Three U.S.-based academics won the 2021 Nobel Prize for economics for work using experiments that draw on real-life situations to revolutionize empirical research.
David Card at the University of California Berkeley, Joshua D. Angrist of the Massachusetts Institute of Technology and Guido W. Imbens at Stanford University will share the Sveriges Riksbank Prize in Economic Sciences in Memory of Alfred Nobel, officials of the Royal Swedish Academy of Sciences announced in Stockholm on Monday.
“This year’s economic sciences laureates have demonstrated that many of society’s big questions can be answered,” the academy said on Twitter. “Their solution is to use natural experiments—situations arising in real life that resemble randomized experiments.”
The winners have specialized in such analysis and methodology, and Card used this approach to address key questions in labor economics such as the effects of minimum-wage policies and immigration.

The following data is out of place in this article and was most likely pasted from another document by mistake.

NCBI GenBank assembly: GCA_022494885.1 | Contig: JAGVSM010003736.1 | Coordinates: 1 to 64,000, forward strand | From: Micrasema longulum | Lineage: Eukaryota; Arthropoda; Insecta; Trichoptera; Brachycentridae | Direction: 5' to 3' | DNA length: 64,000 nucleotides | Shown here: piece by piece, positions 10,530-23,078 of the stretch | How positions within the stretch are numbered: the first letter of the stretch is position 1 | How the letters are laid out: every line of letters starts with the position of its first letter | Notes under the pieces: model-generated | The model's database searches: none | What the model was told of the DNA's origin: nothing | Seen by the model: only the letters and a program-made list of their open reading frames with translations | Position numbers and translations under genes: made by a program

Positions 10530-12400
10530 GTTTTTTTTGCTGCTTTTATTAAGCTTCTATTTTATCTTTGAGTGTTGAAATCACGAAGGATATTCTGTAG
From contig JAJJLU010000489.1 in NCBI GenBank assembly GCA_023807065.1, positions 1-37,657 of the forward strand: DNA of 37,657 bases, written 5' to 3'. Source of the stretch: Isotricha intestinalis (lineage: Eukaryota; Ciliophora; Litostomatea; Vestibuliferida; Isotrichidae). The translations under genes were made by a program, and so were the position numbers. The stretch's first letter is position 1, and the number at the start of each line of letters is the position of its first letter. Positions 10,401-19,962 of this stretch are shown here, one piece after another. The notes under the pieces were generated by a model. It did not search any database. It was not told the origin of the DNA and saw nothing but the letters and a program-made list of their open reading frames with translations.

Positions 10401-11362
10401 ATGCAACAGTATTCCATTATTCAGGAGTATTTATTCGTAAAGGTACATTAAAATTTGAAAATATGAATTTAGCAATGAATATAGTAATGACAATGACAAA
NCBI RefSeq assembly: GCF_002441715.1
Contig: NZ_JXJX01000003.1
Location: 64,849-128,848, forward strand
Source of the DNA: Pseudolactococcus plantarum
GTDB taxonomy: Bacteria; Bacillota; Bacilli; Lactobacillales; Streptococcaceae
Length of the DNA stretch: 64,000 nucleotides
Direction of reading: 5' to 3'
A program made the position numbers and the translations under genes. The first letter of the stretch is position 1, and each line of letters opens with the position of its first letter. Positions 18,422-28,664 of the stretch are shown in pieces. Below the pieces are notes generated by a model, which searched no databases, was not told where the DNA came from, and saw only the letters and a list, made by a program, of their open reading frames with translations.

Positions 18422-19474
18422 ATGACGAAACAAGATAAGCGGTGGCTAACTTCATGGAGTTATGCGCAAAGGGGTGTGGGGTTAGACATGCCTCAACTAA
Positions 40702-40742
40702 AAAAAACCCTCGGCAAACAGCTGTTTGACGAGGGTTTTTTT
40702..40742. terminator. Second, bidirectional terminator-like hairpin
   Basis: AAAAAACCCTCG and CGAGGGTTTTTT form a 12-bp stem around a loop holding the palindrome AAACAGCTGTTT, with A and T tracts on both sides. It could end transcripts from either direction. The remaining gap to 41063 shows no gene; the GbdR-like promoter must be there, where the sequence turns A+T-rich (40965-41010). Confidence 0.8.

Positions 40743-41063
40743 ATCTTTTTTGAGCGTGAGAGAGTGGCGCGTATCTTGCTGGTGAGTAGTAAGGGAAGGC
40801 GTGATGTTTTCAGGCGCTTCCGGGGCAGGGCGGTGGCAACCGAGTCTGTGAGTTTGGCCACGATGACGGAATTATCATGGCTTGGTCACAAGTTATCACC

The award chimes with a focus of the academy on real-world applications of the economics discipline in recent years. The 2020 laureates, Paul Milgrom and Robert B. Wilson of Stanford University, invented new auction formats used in mobile-phone frequencies, while researchers whose work ranged from inequality to climate change have been among other prior recipients this century.
“I’m just thrilled to share the prize,” Imbens, who hails originally from the Netherlands, told reporters by phone. “I’m just very fortunate in having had lots of great colleagues doing very interesting work.”
The winners of the economics prize will share prize money of 10 million kronor ($1.1 million), with Card getting half of it and the other two sharing the rest.
The announcement on Monday means 89 men have now won in this category. The economics prize has a particularly poor record of honoring women compared to the other more longstanding Nobel awards, and had never done so until Elinor Ostrom won in 2009. In 2019, Esther Duflo became the second female recipient.
The peace prize given on Friday to journalists Maria Ressa and Dmitry Muratov is the only one this year to have featured a female winner.
Alfred Nobel, the Swedish inventor of dynamite who died in 1896, left much of his fortune for the creation of the annual prizes in physics, chemistry, medicine, peace and literature.
Sweden’s central bank added the prize for economics in 1968. William Nordhaus, Paul Krugman, Amartya Sen and Milton Friedman are among the most well-known recipients of the award.